This rootin'-tootin' salute to Westerns on TV and movie screens was the most popular demonstration disc at the 1987 Consumer Electronics Show in Las Vegas -- and it's easy to hear why. Before you can say Hopalong Cassidy, the disc opens with the stunningly reproduced stereophonic hooting of horses on the range, followed of course by a leisurely trot through the "Hi-O-Silver" section of Rossini's "William Tell" Overture. Excerpts from Elmer Bernstein's score for The Magnificent Seven -- which contains probably his most memorable theme, along with a Copland pastiche -- are given a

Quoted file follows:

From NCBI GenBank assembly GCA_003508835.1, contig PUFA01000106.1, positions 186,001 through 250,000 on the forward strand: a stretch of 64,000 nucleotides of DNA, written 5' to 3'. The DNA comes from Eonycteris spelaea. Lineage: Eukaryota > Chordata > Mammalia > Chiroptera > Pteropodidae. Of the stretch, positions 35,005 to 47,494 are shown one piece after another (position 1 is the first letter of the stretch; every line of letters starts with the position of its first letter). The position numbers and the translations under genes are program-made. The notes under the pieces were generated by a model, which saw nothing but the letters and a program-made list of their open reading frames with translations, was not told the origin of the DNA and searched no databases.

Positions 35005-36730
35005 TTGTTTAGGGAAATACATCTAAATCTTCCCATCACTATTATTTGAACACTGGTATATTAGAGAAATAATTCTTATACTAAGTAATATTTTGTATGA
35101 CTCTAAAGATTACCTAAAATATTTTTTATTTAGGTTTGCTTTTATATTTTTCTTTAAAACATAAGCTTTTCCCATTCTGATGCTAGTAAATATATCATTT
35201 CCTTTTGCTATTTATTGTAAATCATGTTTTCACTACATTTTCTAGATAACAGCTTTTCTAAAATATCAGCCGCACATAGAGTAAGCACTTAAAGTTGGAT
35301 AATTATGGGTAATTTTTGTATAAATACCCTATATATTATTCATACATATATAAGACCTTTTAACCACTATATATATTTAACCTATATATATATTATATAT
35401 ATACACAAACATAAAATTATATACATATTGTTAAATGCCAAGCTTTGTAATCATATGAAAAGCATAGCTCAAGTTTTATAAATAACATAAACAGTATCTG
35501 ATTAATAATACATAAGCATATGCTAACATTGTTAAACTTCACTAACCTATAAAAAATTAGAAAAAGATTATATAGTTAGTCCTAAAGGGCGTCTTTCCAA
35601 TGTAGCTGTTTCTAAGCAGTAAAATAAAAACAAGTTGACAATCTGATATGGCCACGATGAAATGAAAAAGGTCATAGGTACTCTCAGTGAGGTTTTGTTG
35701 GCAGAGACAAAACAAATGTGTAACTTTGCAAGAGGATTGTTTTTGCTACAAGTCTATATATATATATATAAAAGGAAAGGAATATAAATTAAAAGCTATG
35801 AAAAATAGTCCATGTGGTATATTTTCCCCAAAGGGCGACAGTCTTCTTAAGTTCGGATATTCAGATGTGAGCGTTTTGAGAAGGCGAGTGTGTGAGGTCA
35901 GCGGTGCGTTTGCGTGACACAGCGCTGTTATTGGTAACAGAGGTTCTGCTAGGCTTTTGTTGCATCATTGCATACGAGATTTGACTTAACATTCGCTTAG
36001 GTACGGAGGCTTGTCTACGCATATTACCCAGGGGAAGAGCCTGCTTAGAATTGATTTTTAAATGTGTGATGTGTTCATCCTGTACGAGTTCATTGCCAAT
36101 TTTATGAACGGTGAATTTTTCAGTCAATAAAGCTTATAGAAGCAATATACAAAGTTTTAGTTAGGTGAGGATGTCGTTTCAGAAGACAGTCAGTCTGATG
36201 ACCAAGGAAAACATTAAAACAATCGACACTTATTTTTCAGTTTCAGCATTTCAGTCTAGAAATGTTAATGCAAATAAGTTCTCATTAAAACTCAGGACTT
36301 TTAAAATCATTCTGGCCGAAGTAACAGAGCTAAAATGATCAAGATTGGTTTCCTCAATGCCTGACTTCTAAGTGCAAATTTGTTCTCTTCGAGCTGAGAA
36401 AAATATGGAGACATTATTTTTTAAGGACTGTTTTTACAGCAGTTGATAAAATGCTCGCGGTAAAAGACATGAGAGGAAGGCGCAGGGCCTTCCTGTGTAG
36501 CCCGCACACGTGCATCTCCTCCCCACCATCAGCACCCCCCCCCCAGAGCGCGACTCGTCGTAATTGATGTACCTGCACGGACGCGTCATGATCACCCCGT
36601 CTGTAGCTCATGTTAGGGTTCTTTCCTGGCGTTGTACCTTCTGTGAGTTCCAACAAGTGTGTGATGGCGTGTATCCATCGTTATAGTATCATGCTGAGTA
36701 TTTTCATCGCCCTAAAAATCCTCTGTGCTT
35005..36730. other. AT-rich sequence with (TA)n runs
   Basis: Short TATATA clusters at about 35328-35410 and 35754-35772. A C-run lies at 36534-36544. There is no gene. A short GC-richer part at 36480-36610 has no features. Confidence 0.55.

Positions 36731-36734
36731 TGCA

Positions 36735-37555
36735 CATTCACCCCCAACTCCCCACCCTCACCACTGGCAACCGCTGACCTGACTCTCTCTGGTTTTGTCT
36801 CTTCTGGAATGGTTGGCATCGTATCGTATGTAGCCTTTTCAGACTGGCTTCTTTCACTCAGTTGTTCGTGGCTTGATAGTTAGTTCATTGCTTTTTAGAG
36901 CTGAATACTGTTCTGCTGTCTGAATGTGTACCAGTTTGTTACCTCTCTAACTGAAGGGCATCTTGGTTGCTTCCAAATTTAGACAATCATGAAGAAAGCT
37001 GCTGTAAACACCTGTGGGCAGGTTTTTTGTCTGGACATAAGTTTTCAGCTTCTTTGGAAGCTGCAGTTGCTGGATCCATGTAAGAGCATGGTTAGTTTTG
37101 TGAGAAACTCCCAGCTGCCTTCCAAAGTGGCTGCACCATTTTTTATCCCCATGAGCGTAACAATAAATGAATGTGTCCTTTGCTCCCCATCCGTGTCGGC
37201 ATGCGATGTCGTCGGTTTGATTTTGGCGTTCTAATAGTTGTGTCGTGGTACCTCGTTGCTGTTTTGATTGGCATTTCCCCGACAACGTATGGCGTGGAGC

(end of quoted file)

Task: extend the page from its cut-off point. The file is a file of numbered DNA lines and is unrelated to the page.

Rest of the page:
spectacular arrangement by Christopher Palmer. The usual big-time Hollywood composers of the past, Alfred Newman (How the West Was Won), Dimitri Tiomkin (Gunfight at the OK Corral, High Noon), Franz Waxman (The Furies), and Jerome Moross (Big Country) show up -- and collectively they prove that Westerns invariably brought out the best in their craft. A Palmer/Boston Pops-style medley of TV themes with gunfire punctuation turns up, as does a taste of the genuine article, Richard Hayman's "Pops Hoedown" -- complete with whoops from some hired hands on the recording stage. Why, even Frankie Laine, then 73, was lassoed out of semi-retirement in order to authentically resurrect "OK Corral," "Rawhide," and his big hit "High Noon." Laine sounds pretty good, hamming it up in "Rawhide" and delivering "High Noon" in clipped phrases. The weight of Kunzel's Cincinnati Pops enhances the stature of this music to no end -- and Telarc's pickup of the sound is as broad as a big screen and deep as a desert canyon. This is one of the best of Kunzel's many discs, and it sounds as if he and the Pops are having a ball recording it.